That’s the slogan for the Milwaukee Admirals, but you couldn’t find a better slogan for the Milwaukee Panthers on Tuesday night in their 73-65 loss to Youngstown State.
Once the Penguins’ lead had reached fourteen at 65-51, it looked as though we were headed for a blowout – but the Panthers turned up the defensive pressure, the effort and most importantly, the passion – and ended up losing by eight when they missed on three straight possessions in the waning minutes.
This was a game that, by all accounts, the Panthers had no business being in. The Penguins had built a lead through great scoring by Kendrick Perry and through a rebounding advantage.
But they were in it. By the Bill James basketball statistic for safe leads, the Penguins did not have a safe lead until under one minute remaining.
It was an encouraging sight during a game that was anything but. The Panthers had let the Penguins get the lead as high as 18, but bounced back and brought it within two possessions in the final two minutes.
So it didn’t work out. It shouldn’t be surprising that the program is hard-pressed to find someone who can score when eight of the 15 players on the floor are dealing with nagging injuries or are out for the season. Of the seven healthy bodies, four belong to walk-ons.
And yet, they never quit. Don’t expect them to.
Saturday afternoon features another game, another hill to climb. The opponent – the ever-present rival Green Bay Phoenix – is on somewhat of a roll, dropping the two Indiana schools on their visit to Wisconsin, both by double digits.
The chances of Milwaukee going 6-0 and legitimately challenging for the conference regular season championship are slim to none. What matters now is rivalries – of which, thankfully, the Horizon League offers plenty – and none is more loaded with vitriol than the one with our UW brothers to the north.
In the first match-up at the Cell, Green Bay seemingly beat Milwaukee before Kaylon Williams added to the rivalry’s folklore with a bomb at the buzzer.
Saturday’s second stanza will add to that as well. For what seems like the fifth or sixth time, Green Bay will adopt Milwaukee’s school color of black as the main color of uniform. The differences this time are that Green Bay is doing it for honorable reasons (raise money to help cover costs to low-income families for cancer treatment), and Brian Wardle doesn’t have the boner that Tod Kowalczyk did for being the “bad boys of the Horizon League.”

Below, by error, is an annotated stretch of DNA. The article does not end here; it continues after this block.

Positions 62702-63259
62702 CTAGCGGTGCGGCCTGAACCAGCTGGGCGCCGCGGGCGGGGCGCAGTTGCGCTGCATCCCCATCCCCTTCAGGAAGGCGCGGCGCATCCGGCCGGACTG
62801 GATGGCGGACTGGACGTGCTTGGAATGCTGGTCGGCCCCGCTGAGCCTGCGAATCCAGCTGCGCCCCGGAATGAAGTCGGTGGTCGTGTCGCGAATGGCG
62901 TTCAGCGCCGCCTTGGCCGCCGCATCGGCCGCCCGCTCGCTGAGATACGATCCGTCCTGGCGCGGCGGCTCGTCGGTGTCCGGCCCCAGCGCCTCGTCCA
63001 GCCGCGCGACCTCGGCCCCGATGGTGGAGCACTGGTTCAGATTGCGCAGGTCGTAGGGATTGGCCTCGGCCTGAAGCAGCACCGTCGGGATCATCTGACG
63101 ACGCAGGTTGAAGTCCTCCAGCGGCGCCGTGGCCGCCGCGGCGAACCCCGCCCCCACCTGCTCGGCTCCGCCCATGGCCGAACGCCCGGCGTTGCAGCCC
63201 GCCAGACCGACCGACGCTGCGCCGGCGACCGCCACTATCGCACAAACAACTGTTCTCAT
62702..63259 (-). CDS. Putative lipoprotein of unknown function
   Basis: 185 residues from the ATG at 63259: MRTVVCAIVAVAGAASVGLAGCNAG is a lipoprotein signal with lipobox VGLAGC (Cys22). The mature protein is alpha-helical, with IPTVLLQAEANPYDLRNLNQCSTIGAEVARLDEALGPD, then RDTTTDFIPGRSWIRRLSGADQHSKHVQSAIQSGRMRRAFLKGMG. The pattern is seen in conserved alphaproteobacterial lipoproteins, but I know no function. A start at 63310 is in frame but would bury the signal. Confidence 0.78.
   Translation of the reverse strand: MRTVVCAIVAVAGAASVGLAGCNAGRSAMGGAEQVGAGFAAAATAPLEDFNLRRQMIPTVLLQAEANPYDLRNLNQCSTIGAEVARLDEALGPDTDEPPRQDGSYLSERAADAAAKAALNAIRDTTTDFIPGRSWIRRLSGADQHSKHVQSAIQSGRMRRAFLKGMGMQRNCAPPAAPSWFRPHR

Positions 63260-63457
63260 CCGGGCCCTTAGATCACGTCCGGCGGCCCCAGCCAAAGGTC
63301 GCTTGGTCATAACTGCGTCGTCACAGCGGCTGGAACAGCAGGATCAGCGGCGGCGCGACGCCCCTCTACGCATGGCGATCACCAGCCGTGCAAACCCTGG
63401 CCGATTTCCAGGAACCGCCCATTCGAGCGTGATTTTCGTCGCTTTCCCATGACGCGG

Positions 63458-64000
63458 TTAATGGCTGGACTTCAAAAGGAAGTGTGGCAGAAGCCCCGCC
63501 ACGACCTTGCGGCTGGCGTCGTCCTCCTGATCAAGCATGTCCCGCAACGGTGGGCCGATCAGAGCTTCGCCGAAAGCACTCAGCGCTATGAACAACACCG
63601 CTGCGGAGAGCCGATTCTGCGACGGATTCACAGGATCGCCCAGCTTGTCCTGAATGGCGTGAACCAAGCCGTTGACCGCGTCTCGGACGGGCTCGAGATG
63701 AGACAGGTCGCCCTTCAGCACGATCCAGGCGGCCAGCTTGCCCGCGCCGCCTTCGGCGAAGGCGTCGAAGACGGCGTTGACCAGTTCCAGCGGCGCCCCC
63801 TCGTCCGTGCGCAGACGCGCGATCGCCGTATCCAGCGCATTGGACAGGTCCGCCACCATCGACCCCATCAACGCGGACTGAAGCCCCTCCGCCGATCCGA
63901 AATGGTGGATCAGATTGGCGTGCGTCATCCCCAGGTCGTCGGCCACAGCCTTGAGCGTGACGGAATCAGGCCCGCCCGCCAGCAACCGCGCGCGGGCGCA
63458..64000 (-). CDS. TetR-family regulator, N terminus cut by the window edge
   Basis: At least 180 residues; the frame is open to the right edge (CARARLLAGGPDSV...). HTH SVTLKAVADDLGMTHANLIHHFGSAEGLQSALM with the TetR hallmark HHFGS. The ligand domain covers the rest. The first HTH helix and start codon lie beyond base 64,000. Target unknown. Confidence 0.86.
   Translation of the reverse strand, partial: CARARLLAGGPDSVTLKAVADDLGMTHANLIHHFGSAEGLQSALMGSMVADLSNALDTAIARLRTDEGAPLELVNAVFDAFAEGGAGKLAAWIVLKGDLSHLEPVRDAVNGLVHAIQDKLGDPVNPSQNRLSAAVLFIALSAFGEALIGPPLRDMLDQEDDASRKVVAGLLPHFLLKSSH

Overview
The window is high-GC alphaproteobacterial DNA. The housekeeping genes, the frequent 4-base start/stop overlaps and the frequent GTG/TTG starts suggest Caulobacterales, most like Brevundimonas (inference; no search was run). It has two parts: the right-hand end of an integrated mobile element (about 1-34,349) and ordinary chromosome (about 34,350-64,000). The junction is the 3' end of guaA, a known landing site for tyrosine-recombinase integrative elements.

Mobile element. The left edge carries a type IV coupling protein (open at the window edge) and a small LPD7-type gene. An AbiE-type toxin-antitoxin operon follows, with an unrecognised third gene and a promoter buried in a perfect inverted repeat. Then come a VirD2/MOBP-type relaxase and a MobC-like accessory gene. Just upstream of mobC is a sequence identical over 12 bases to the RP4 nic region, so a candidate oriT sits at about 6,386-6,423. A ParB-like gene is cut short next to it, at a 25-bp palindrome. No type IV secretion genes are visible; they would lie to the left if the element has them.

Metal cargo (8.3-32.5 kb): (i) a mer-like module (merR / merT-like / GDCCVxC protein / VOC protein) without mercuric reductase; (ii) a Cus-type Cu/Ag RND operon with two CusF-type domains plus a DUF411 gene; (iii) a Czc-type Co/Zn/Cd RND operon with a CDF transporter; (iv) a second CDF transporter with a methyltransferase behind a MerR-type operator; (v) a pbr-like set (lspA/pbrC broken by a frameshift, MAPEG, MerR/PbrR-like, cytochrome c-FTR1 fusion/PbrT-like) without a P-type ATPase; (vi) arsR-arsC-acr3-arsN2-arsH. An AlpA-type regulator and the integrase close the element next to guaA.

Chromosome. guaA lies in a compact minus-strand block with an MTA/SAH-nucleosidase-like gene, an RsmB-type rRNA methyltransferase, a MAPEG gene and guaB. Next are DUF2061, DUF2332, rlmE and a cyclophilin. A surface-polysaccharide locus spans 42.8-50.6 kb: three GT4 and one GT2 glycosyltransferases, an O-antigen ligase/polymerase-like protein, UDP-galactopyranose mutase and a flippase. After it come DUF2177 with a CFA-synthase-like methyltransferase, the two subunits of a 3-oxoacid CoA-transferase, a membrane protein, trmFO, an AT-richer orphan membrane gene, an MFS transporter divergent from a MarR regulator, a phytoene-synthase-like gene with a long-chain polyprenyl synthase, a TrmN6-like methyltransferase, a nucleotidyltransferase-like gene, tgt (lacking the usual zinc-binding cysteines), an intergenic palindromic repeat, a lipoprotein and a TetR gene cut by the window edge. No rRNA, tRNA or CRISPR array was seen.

As far as seasons go, the Phoenix and Panthers have been better. The Panthers won the regular season title last season, and Green Bay has finished second once and third twice in the past decade. But with Milwaukee suffering from the injury bug and Green Bay’s rebuilding project still in motion, the game lacks the championship ambition that it did way back on January 9th.
That won’t matter. Because rivalry is rivalry, and I’m sure that Kaylon Williams and Ryan Allen don’t want to go down as 2-2 against the Phoenix in their careers. It would be the modus operandi, as Milwaukee and Green Bay are deadlocked at 7-7 in the last 14 match-ups (Milwaukee won four straight before this stretch).
Each of the NCAA Tournament teams at Milwaukee split the season series with Green Bay, and the only postseason team to sweep the Phoenix was the 2004 NIT squad.
Aspirations of winning a second consecutive regular season championship have all but evaporated. At five losses, the Panthers are one loss away from no-man’s land (no six-loss team has won the Horizon League in the 2000’s). Green Bay is at 5-6, already out of the picture after taking a 30-point blowout loss at Youngstown State.
Does that really matter on Saturday? Of course not. Because it’s Green Bay. And besides championships, these are the kind of games that matter in college athletics.
Rivalry. You’ll find a heap of it at the Resch Center on Saturday.